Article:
Senate and House Committees voted Wednesday to approve President Reagan's long-delayed agreement to share nuclear-power technology with China, but both panels blocked any shipments by U.S. corporations until the President receives firmer assurances that China won't divert material to countries trying to build nuclear weapons.
In a strong rebuff to the Administration's handling of the nuclear accord, the Senate Foreign Relations Committee voted 11 to 3 to set the new condition. Hours later the House Foreign Affairs Committee agreed to the same language on a voice vote.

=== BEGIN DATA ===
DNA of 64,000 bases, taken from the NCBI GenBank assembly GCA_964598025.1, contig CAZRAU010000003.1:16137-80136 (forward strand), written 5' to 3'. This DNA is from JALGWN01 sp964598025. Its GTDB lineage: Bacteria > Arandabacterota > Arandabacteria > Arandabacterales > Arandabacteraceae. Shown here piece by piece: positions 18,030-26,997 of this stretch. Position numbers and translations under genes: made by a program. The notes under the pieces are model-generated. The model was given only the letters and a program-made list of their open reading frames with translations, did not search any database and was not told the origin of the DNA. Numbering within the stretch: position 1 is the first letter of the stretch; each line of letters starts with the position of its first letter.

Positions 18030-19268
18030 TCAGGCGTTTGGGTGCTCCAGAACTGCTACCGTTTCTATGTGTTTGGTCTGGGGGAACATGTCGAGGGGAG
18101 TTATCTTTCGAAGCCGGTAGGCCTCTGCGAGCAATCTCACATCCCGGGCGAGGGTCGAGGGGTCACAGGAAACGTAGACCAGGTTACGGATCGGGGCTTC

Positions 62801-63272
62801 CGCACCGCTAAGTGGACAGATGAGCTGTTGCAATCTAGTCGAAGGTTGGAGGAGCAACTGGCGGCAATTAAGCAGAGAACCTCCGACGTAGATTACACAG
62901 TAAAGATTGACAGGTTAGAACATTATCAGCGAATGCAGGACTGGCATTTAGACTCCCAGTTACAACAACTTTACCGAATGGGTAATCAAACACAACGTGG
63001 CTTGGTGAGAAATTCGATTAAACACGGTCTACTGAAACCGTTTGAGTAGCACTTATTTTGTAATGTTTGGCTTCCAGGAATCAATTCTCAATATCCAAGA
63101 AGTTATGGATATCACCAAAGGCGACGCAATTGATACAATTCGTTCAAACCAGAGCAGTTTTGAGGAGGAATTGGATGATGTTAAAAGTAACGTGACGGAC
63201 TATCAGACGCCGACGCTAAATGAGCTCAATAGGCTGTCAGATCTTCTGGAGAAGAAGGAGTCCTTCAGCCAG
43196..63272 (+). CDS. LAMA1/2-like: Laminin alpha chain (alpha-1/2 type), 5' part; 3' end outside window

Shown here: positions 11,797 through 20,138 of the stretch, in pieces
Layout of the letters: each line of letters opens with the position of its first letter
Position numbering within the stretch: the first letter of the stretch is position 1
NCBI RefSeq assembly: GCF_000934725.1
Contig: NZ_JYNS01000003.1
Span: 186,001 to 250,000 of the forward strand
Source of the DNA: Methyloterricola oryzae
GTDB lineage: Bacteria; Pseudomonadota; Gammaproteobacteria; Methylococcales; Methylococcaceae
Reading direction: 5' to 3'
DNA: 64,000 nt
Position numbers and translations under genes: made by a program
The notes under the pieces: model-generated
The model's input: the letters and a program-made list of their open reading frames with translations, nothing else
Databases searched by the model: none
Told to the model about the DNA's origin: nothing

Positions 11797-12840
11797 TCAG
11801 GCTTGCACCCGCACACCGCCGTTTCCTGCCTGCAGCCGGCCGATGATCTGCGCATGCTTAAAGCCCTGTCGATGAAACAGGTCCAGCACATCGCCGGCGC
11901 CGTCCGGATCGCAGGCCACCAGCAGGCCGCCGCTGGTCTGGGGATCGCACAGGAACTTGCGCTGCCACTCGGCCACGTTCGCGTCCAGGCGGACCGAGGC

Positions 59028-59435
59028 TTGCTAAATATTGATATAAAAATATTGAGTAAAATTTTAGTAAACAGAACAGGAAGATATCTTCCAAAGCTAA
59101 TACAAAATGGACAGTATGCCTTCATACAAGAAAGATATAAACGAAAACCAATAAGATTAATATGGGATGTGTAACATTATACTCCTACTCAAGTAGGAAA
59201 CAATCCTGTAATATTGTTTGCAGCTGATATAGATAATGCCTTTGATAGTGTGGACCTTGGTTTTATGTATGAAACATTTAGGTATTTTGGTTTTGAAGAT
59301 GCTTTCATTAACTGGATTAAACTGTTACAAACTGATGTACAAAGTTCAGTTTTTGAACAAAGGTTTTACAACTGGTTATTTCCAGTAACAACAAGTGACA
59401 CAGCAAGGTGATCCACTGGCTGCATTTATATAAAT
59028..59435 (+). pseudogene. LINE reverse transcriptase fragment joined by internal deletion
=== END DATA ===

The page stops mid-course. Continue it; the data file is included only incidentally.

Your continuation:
After Wednesday's votes, James B. Devine, a deputy assistant secretary of state involved in the negotiations with the Chinese, said: "We have looked at this and concluded it will not undercut the implementation of the agreement."
The resolution does not give Congress veto power over proposed nuclear shipments, but requires a 30-day waiting period for issuing export licenses for U.S. nuclear technology, after a corporation has won a contract from the Chinese. During that time, the President must certify to Congress that the Administration has clarified how the United States would prevent China from diverting that technology to other countries.